Million Orchid Project
A five year orchid reintroduction program for South Florida
Fairchild is propagating millions of native orchids for reintroduction into South Florida’s urban landscapes. The new Micropropagation Laboratory at Fairchild will generate a limitless supply of young native orchid plants. Local school landscapes, hospitals and urban tree plantings are currently the primary recipients of Fairchild’s reintroduction initiatives. Our goal is to have the first generation of reestablished orchids blooming throughout South Florida within five years. Throughout the project Fairchild scientists will teach visitors, students, and our local community about the complexity and fragility of natural South Florida environments and the importance of habitat restoration.
More than a century ago, South Florida was a natural orchid paradise. Masses of orchids blanketed every branch of every oak and mahogany tree in the seaside hardwood hammocks of Biscayne Bay. Early South Florida settlers marveled at the intense beauty and fragrance during Miami’s springtime orchid flowering season.
In the late 1800s, as the Florida East Coast Railroad extended southward, orchids were among the first natural resources to be exploited. Millions of flowering orchids were ripped from the trees and packed into railroad cars, destined to be sold as disposable potted plants in northern flower shops. Orchid populations dwindled rapidly to catastrophically low levels. Urban development and agriculture further eliminated nearly all remaining orchid habitat.
Early 20th century Florida orchid collectors
Today native orchids exist in such small numbers that they have no hope of recovering on their own, despite the fact that oaks and mahoganies have been gradually making a comeback as street and landscape trees throughout South Florida.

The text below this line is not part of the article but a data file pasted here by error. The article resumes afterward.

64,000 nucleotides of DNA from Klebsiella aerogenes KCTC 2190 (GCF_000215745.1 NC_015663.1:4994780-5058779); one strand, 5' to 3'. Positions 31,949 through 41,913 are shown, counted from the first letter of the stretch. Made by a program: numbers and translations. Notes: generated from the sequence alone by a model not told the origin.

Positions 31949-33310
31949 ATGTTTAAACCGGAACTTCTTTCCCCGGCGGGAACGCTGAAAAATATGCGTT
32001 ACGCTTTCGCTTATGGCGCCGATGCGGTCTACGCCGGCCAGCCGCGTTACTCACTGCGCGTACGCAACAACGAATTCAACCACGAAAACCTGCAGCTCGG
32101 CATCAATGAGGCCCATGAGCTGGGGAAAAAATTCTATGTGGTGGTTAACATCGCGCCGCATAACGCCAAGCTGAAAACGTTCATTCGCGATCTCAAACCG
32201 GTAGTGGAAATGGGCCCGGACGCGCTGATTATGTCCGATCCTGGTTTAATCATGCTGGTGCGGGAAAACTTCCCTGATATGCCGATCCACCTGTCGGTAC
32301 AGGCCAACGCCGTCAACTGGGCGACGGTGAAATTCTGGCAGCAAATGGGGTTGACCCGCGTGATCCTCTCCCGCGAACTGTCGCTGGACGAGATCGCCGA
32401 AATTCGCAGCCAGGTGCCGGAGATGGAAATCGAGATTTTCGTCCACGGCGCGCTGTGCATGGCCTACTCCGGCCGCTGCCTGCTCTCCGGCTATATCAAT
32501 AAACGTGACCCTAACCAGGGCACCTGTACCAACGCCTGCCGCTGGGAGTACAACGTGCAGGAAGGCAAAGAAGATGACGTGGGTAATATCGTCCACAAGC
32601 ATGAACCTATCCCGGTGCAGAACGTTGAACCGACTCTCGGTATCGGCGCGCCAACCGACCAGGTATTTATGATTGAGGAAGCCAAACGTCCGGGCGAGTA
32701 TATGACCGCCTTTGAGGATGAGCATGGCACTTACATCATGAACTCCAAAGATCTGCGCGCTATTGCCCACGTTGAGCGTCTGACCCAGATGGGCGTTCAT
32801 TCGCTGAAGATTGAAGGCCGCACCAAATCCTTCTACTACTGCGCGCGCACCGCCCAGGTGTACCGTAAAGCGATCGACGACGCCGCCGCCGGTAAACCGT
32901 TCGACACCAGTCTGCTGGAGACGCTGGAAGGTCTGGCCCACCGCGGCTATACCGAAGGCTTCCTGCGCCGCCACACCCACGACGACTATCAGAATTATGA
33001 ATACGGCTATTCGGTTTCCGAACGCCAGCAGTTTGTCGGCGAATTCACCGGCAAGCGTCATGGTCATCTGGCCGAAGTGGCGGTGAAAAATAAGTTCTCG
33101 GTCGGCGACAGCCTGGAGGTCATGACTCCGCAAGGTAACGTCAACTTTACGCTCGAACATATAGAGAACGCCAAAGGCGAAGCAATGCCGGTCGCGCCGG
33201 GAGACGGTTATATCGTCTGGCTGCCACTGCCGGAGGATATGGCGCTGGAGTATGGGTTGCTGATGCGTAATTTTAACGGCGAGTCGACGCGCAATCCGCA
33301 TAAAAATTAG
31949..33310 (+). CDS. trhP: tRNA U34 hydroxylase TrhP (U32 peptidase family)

Some orchid species persist at very low levels in the region, including two that still occur naturally at Fairchild. These are the Florida butterfly orchid (Encyclia tampensis) and cowhorn orchid (Cyrtopodium punctatum), both flowering regularly in the garden. Each bloom may yield more than a million seeds, but the odds are that none of the tiny, dustlike seeds will ever grow into a new plant. Orchid seeds are dispersed by the wind, and their success depends on landing in just the right location with the right growing conditions. To grow successfully they need a patch of tree bark with the proper species of symbiotic, microscopic fungus, an exceedingly rare event.
Established micropropagation laboratory techniques are used to create suitable growing conditions in the test tube, allowing each seed capsule to yield thousands of seedlings. A handful of Florida orchid species are now being propagated using these techniques for reintroduction into federal and state-managed natural areas.
Fairchild’s aim however is to reintroduce native orchids to Miami and its surrounding neighborhoods—complementing the existing orchid reintroduction projects aimed at natural areas—focusing our efforts on South Florida’s urban environments. Our region has countless suitable landscape trees for orchid reestablishment in schoolyards, roadways, and other public spaces. We propose to use published micropropagation techniques to generate millions of orchid seedlings, and work with community partners to plant them throughout South Florida. Within five years we expect to have flowering orchids in a wide variety of local urban settings, especially in the places where people work, learn, and commute.
A successful model of urban orchid reintroduction already exists at the Singapore Botanic Garden (SBG). Over the past 30 years, scientists at SBG have propagated and replanted the native orchids of Singapore on street trees throughout the city. They have successfully reintroduced several orchid species to levels that allow them to reproduce naturally, even in the most densely developed urban settings.
Fairchild volunteer at work in the Micropropagation Lab.